Providers, academic researchers, and life science study administrators have relied on clock drawing tests for decades to help them assess patients’ cognitive function and determine the potential presence of early signs of cognitive impairment or dementia. Whether pen and paper-based or digital in nature, these traditional cognitive tests provide helpful insight as aids in measuring cognition. However, looking solely at cognitive test outputs (e.g., completed clocks at the end of the drawing process) provides only part of the story; analyzing a person's process of completing cognitive testing tasks opens up a new level of insight into cognitive function.
To understand more about this concept — officially referred to as the Boston Process Approach (BPA) — we sat down with some of the nation’s foremost experts in neuropsychological testing and the BPA’s use in it: Dr. Rod Swenson, founder and Neuropsychologist at Neuropsychology Associates in Fargo, ND and Clinical Professor at the University of North Dakota School of Medicine and Health Sciences; and Dr. David Libon, Professor in the Geriatrics and Gerontology Department and Psychology Department at Rowan University.
In a nutshell, what is the Boston Process Approach (BPA)?
Pioneered by Dr. Edith Kaplan, the BPA is one of the primary approaches in the field of neuropsychological assessment and involves the systematic and scientific method of analyzing a person’s behavior and the errors they make when solving a cognitive task. Rather than solely relying on an achieved single test score to assess brain dysfunction, Dr. Kaplan discovered that the analysis of errors people make, and the process they undertake to bring the test to completion is integral to discovering the neurological constructs that break down in all forms of brain dysfunction.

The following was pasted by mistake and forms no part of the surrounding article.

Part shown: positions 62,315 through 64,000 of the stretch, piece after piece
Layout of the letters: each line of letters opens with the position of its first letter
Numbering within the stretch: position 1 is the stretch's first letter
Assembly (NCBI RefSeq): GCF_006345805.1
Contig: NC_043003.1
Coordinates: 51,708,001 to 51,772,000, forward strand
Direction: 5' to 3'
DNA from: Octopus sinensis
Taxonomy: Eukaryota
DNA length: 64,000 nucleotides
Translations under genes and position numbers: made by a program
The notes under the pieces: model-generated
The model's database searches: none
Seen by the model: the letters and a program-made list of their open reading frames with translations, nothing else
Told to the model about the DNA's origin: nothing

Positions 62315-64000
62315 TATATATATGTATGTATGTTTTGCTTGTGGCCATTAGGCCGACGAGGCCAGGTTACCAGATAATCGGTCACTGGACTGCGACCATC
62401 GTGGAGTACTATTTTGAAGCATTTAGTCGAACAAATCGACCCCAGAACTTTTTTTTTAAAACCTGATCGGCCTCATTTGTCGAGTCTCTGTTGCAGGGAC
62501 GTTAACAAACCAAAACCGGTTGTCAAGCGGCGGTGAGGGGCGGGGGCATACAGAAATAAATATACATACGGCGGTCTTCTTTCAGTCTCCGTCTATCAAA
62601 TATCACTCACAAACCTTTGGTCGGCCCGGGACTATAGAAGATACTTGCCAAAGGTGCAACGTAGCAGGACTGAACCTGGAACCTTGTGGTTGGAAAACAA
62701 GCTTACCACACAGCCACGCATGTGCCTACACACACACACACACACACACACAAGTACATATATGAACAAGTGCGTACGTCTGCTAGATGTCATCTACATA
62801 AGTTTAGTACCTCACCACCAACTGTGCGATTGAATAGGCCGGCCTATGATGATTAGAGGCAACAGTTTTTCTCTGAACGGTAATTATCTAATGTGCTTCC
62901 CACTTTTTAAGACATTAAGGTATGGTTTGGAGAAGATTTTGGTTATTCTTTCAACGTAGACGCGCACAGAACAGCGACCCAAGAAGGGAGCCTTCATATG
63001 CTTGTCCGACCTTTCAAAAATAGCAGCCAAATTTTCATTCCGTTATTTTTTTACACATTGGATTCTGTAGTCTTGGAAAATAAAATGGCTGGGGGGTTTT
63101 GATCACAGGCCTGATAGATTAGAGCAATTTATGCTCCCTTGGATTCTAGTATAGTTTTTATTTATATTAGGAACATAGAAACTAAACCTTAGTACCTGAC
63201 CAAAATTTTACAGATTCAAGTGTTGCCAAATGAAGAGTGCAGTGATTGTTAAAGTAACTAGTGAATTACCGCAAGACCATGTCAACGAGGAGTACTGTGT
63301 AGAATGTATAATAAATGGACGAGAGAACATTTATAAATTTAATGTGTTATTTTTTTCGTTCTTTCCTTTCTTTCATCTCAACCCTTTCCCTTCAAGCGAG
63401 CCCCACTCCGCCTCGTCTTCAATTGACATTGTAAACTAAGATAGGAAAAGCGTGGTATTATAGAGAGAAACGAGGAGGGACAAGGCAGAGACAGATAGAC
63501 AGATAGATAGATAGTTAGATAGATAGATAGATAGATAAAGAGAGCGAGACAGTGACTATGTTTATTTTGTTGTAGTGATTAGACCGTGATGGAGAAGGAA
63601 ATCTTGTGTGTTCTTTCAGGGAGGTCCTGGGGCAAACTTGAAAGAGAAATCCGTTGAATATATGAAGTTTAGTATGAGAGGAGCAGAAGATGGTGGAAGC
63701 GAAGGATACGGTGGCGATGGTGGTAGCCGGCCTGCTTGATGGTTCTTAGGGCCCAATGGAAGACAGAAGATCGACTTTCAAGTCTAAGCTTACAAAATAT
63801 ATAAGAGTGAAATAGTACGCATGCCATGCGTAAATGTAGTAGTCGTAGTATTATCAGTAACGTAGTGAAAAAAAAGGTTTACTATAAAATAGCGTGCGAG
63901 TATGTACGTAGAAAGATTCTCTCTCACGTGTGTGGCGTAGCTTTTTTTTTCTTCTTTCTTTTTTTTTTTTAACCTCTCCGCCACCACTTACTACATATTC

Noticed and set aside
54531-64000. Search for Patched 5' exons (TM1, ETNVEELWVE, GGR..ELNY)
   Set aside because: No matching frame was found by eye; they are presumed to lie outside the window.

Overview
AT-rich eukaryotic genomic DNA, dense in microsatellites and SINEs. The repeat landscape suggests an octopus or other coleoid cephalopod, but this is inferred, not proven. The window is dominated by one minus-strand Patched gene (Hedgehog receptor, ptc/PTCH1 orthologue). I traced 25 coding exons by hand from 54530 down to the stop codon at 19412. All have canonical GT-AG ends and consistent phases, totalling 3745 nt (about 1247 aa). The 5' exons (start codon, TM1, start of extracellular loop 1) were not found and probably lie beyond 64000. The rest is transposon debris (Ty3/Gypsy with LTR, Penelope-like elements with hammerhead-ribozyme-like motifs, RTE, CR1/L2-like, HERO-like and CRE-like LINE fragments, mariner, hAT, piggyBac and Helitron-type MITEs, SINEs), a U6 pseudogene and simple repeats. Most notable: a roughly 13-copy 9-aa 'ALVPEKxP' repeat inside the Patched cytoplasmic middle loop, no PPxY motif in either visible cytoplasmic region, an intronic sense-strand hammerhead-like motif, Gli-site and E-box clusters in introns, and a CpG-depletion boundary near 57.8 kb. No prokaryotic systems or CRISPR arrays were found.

Can you provide a few examples of this concept in practice?
One of Dr. Kaplan’s innovations led to the development of methods to “flowchart” patients’ behaviors as they were involved in different neuropsychological tests, such as the Block Design Test. It became clear that patients with different types of brain pathology approached the task in very different ways, despite obtaining similar “total scores.” Another example of the BPA in action involves parceling out the contribution of different brain functions (visual scanning, motor speed, and incidental learning) involved in a single task (Digit Symbol) as one example, greatly enhancing how a particular task diagnosed brain dysfunction.
How have digital advancements affected the use of the BPA in cognitive assessments?
Leveraging digital technology for analyzing processes and errors using BPA techniques has led to a paradigmatic shift in the field of neuropsychology. By strengthening the ability of the BPA to design and capture additional graphomotor, time-based, kinematic, and acoustic parameters associated with successful and failed cognitive tasks, digital applications are already allowing for the development of tests to better detect neuropsychological behavior that is indicative of the earliest changes of emergent cognitive decline, such as Alzheimer’s and other dementias.
When it comes to the Clock Drawing Test specifically, what benefits does a digitized version with process analytics offer providers?